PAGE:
The Tasters
Karla Barber. Instructor International Sommelier Guild.
Brian Brill. Advanced Sommelier.
Dilek Caner, Master of Wine
Kasey Carpenter. Wine writer
Simon Holguin. General Manager, Beverage Director, Kitchen LTO.
Daniel Kaleda. Executive Wine Sommelier and Senior Wine Instructor,International Wine Guild.
Jeremy King. Republic National Distributing Company
Anthony Martinez. Sommelier, Gaylord Texan Resort and Convention Center.
Steve Murphy. Advanced Sommelier.
Matt Thompson. ISG Certified Sommelier.

  1. The original comment has been removed
      1. "if Texas winemakers can successfully blend Roussanne with its blending counterparts in the Rhône Valley, Texas Roussanne blends could start to challenge French white wines from the Rhône."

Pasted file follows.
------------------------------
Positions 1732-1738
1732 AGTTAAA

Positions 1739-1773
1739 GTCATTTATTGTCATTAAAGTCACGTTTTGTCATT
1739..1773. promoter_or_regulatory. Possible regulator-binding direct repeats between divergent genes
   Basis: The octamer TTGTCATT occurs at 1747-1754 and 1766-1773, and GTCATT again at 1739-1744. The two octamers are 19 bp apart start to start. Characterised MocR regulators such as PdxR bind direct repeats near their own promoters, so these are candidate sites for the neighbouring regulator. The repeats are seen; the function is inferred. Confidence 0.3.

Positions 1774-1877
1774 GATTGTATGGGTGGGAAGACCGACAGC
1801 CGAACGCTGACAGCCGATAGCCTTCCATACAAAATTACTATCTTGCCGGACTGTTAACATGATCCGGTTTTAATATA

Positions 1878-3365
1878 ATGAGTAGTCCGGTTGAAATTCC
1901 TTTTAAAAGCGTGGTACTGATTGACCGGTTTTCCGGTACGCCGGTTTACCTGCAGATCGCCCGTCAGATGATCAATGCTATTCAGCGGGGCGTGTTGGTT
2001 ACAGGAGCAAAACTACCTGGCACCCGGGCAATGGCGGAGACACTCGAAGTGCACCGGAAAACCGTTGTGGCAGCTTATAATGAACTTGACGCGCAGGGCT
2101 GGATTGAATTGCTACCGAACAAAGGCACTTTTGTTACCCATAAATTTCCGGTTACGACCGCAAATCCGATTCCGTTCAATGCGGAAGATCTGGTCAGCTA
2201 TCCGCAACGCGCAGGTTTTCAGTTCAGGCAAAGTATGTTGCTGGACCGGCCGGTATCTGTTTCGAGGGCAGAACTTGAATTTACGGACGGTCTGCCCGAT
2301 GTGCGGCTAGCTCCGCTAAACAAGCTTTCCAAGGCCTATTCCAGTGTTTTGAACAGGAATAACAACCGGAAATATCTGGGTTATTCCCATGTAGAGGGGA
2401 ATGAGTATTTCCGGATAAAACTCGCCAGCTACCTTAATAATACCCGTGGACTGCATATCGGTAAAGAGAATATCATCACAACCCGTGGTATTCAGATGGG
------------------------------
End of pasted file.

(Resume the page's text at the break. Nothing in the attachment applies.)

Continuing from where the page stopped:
With the exception of some J. L. Chave Hermitage Blancs, the unblended Rhône Roussanes I've had were better than the Roussane-Marsanne blends. Same goes for California, the best was Alban's 100% Roussanne. The best white I've ever tasted that was not Riesling or Chardonnay was Beaucastel CdP Roussane Vielles Vignes.

        "the state is already on a par with California"

        Nonsense. As with the Texas Viognier tastings, there are no top French or California wines in the lineup. The Lancyre VdP Monterrand is so obscure that the only mentions of it Google finds are this page and the original of the story pasted above on

        1 Reply
        1. re: Robert Lauriston

          It's Lancyre Montferrand, a misspelling. I've had it in the past. Not bad, actually.

        2. I've had the Sobon in that vintage. Never had Stonecrusher. Never tried the Texas wines and never had the Domaine Lancyre but I'm familiar with other vintages.

          The Sobon, based on my recollection, was fairly insipid. The Lancyre is often quite nice, as well.